Report: Tears Of The Kingdom Director Already Has Plans For The Next Zelda

Link rides Epona off into the sunset.
Link rides Epona off into the sunset.

Six years after The Legend of Zelda: Breath of the Wild, its direct sequel, Tears of the Kingdom is finally in the hands of Switch owners. So obviously there’s no better time to start asking about the future of the series, and we’ve already gotten our first official tease for, what should we call it? TotK 2? BotW 3? Zelda 16?

The smallest inkling of Nintendo’s next Zelda comes from a flurry of new interviews published today with director Hidemaro Fujibayashi and producer Eiji Aonuma. “Oh—and it seems likely that Fujibayashi already has plans for the next Zelda game—though he hasn’t even told Aonuma about it yet,” tweeted Zachary Small, a contributor at The New York Times who recently spoke to both developers.

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While it’s not a surprise that Nintendo will continue working on one of its most popular franchises ever, it is unusual to see a nod to the series’ future so soon on the heels of Tears of the Kingdom’s arrival. The next game will no doubt arrive on Nintendo’s next console—possibly a Switch Pro or Switch 2—currently slated to arrive no earlier than April 2024. And what could we expect from the next game? While not even Aonuma knows, apparently, there were a few interesting quotes from the duo’s recent press tour to get fans speculating.

What will the next Legend of Zelda be about?

Will Ganondorf continue to evolve, and potentially even become playable at some point? “It’s very possible from here on out that we will be able to see further character development and changes to his personality as the series continues,” Aonuma told The New York Times. “Ganondorf is an ingredient that we use to supplement gameplay.”

What about Zelda? Fans have given up hope that the female protagonist will ever take on a more central and empowered role in a mainline entry. Could she finally take the spotlight in a new game? “We feel like what takes most priority is this idea of gameplay,” Aonuma told Vanity Fair. “If it turns out that the particular gameplay we’re trying to bring to fruition would be best served by having Zelda take that role, then it’s possible that that could be a direction we could take. With that said, of course, because we are not sure what the next gameplay experience is going to be, we can’t say what Zelda’s next step is going to be.”

Zelda holds the Master Sword.
Zelda holds the Master Sword.

Some players have also been divided over the open world pivot that occurred with Breath of the Wild. Tears of the Kingdom doubles down on that turn, making the explorable space even bigger, and introducing tons of open-ended abilities that incentivize experimentation, unlike in previous games where complex dungeons had carefully calibrated solutions.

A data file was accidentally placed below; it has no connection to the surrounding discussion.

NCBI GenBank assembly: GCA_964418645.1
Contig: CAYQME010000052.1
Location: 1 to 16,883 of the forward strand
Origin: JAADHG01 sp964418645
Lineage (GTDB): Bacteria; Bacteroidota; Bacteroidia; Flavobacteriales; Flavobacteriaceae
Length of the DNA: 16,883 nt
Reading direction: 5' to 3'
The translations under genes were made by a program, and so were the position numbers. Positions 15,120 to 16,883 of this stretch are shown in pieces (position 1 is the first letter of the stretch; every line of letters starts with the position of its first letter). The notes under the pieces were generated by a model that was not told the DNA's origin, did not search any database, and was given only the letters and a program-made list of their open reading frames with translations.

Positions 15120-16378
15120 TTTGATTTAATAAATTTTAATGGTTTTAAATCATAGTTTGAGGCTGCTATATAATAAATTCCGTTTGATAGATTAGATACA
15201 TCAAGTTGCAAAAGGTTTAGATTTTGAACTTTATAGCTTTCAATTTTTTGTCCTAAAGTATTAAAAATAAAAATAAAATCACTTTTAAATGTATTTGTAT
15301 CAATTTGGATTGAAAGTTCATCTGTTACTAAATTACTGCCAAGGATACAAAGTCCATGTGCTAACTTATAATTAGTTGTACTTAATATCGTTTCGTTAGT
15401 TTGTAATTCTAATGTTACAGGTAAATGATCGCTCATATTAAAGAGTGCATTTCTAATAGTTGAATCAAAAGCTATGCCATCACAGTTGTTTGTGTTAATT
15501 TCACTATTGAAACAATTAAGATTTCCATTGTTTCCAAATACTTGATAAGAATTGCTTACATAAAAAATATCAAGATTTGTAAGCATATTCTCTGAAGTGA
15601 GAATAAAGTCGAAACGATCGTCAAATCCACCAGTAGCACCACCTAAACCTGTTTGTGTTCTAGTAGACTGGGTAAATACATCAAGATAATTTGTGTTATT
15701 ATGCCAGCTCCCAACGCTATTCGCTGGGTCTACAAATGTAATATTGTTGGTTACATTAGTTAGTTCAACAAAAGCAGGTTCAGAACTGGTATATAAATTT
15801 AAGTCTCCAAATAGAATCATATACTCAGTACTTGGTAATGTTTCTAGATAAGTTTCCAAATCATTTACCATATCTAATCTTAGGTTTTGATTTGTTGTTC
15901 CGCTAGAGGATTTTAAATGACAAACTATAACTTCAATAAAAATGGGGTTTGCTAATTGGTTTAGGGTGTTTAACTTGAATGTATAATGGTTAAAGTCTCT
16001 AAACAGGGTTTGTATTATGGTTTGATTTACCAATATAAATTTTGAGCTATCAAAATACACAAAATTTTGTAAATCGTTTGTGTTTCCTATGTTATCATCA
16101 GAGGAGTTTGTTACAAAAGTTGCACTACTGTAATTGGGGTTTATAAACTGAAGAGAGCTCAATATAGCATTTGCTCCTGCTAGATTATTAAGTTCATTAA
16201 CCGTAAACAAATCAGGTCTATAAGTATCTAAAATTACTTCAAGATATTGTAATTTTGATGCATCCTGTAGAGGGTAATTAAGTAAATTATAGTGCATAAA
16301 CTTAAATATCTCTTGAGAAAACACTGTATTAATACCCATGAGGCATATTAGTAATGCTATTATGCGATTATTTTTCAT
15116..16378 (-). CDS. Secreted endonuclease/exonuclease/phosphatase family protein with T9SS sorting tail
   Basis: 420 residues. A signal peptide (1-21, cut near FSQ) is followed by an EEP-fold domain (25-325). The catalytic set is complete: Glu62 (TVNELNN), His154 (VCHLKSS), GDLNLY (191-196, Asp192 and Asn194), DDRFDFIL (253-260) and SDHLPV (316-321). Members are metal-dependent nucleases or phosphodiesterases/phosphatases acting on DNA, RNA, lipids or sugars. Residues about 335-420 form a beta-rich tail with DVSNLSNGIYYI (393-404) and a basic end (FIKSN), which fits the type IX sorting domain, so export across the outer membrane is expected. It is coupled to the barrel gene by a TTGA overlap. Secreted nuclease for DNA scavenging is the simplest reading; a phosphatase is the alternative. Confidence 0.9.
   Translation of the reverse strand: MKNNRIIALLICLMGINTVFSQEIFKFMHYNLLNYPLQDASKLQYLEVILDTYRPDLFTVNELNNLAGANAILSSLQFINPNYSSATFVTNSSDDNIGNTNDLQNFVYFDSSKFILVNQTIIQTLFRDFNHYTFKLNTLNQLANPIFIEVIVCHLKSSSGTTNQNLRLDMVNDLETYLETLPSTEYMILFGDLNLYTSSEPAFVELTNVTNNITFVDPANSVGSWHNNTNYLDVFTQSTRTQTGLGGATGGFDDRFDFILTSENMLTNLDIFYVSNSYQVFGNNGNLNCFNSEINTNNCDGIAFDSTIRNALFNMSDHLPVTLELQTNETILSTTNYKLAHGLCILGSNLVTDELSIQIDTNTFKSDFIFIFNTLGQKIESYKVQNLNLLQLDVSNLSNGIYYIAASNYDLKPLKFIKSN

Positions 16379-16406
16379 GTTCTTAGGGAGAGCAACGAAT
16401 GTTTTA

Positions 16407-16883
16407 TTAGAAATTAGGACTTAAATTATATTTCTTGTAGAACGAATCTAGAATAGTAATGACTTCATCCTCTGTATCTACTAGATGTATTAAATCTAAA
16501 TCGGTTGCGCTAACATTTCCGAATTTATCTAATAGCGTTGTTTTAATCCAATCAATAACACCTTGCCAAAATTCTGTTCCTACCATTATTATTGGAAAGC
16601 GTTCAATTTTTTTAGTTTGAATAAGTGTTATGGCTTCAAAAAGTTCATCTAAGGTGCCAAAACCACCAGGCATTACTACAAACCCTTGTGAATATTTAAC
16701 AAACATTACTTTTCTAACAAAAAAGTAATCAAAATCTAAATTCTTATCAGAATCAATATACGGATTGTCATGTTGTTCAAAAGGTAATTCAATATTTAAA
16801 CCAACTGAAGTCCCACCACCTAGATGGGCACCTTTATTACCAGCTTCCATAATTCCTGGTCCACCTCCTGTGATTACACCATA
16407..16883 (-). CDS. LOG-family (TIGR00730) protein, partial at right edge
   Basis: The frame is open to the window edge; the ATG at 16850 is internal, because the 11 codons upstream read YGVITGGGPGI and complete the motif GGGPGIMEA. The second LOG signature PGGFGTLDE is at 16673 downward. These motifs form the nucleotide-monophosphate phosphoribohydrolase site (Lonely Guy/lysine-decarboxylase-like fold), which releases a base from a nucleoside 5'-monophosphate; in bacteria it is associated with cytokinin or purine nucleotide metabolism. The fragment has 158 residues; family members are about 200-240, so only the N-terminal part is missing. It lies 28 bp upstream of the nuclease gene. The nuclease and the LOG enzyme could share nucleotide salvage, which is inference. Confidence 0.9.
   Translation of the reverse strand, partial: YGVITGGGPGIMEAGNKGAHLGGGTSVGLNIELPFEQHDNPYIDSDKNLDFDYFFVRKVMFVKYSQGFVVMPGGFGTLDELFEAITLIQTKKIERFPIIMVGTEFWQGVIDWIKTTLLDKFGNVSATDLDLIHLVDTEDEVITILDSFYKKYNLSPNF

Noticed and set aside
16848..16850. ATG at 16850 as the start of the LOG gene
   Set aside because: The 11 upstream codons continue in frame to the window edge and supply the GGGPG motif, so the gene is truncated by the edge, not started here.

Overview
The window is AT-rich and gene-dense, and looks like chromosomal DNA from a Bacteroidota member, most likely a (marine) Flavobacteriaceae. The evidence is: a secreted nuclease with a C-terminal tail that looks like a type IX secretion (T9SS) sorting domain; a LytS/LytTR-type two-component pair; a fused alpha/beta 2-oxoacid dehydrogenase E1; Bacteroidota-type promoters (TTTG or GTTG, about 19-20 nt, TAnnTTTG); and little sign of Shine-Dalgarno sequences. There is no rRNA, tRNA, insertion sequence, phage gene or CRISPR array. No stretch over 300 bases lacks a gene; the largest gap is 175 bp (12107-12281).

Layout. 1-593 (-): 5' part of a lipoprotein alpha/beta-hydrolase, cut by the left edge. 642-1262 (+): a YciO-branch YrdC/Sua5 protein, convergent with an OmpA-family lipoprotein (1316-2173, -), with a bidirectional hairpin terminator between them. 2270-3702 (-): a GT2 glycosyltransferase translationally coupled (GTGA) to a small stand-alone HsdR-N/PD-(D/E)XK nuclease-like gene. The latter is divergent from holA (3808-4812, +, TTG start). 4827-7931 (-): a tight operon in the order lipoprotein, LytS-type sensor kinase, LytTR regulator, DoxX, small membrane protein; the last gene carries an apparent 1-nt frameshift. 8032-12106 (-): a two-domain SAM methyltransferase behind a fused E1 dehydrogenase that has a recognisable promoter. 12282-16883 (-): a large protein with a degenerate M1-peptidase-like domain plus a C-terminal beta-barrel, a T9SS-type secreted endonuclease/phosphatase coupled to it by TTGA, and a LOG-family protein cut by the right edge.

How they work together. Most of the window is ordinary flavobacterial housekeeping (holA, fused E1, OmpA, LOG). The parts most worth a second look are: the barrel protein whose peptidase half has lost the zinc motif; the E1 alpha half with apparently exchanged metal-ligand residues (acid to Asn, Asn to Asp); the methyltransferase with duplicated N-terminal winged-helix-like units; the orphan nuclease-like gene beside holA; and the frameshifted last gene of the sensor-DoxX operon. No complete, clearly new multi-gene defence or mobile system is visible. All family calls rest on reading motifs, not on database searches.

“When thinking of games in the past that we’ve worked on, where there was a puzzle to solve and only one answer, that’s kind of the past way of developing games,” Aonuma told Game Informer. “Now, I’m happy that we’ve arrived at this method where we’re giving people lots of options, and there are many answers to a single problem, and all of them can potentially be correct. I feel happy that we’ve arrived at this type of development style.”

It certainly sounds like the team would be content to continue building off of that style of gameplay rather than revert back to the more linear, structured adventures of Ocarina of Time or Skyward Sword. Or maybe not. One of the most interesting comments Aonuma made had to do with how design ideas that get abandoned in one game can still come back in another.

“This is something I think Mr. Miyamoto has said in the past, but when you have an idea and try to make it work, and it doesn’t work out, you don’t give up on that idea,” he told Game Informer. “Instead, just wait for the right opportunity to arrive. Those ideas – and I think this is true of our developers – stick around in their heads; they keep them with them as they continue in their work. When those things pile up, and the right opportunity presents itself, we find the opportunity to implement those ideas.”

So what ideas have been piling up after completing work on Tears of the Kingdom? Neither Aonuma nor Fujibayashi are saying. ”I have a few in mind, but I’m not sure if I can share them here,” the latter told Polygon when asked. “I wouldn’t want to ruin the surprise for people.” Aonuma didn’t budge either. “Yeah, no, that would cause trouble for me,” he said. “So please don’t.”


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